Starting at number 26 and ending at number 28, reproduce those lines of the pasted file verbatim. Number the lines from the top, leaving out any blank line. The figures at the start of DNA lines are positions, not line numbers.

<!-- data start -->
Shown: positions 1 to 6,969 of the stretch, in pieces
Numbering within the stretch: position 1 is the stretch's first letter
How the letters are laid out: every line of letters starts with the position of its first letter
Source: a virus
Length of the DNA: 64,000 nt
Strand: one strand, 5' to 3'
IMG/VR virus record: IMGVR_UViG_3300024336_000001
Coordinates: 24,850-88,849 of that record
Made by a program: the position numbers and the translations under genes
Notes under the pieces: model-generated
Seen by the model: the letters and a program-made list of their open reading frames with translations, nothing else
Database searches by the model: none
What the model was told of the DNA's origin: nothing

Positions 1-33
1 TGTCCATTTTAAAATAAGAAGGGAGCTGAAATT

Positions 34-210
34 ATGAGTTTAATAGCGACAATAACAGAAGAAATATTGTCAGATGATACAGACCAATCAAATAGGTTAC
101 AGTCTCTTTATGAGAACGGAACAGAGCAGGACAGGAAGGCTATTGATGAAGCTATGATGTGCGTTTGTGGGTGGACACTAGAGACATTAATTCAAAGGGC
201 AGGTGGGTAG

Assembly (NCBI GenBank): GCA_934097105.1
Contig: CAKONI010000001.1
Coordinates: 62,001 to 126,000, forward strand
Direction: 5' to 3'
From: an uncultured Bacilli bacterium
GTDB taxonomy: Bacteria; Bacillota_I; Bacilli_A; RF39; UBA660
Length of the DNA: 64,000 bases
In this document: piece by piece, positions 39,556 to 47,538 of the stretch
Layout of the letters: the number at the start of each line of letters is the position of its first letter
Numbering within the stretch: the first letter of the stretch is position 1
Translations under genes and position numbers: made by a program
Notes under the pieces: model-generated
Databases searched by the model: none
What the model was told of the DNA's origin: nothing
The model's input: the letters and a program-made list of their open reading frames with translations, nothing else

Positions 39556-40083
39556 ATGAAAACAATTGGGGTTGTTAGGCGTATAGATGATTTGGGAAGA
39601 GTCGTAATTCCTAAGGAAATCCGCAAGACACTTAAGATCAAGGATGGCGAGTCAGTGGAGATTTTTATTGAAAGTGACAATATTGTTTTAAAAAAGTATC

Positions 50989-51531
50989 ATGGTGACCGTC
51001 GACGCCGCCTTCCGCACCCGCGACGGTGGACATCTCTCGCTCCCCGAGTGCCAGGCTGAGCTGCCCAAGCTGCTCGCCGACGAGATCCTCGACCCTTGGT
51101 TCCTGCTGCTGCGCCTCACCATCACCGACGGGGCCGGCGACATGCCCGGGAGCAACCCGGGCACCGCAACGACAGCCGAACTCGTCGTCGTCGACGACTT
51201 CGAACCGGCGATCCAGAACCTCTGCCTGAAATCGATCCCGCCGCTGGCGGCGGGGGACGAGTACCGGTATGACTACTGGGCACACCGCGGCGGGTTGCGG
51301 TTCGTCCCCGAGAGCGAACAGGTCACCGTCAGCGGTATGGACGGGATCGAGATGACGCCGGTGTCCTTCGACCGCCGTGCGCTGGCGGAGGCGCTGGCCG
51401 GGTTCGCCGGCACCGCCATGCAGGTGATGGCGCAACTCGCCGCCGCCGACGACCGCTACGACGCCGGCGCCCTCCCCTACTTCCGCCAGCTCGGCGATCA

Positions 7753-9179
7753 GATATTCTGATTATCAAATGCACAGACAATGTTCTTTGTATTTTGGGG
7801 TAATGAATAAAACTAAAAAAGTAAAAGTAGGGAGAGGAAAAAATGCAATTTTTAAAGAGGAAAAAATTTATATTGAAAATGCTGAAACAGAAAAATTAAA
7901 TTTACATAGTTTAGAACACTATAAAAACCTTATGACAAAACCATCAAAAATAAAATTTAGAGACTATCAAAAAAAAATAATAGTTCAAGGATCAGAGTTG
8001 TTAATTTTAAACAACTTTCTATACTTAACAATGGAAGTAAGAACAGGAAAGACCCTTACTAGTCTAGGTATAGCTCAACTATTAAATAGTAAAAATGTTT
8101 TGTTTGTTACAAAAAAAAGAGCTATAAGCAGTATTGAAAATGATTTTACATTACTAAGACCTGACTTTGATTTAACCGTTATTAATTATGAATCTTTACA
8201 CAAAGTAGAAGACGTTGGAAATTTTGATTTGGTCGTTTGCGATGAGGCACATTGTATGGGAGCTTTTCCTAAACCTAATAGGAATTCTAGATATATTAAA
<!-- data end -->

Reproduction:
Length of the DNA: 64,000 bases
In this document: piece by piece, positions 39,556 to 47,538 of the stretch
Layout of the letters: the number at the start of each line of letters is the position of its first letter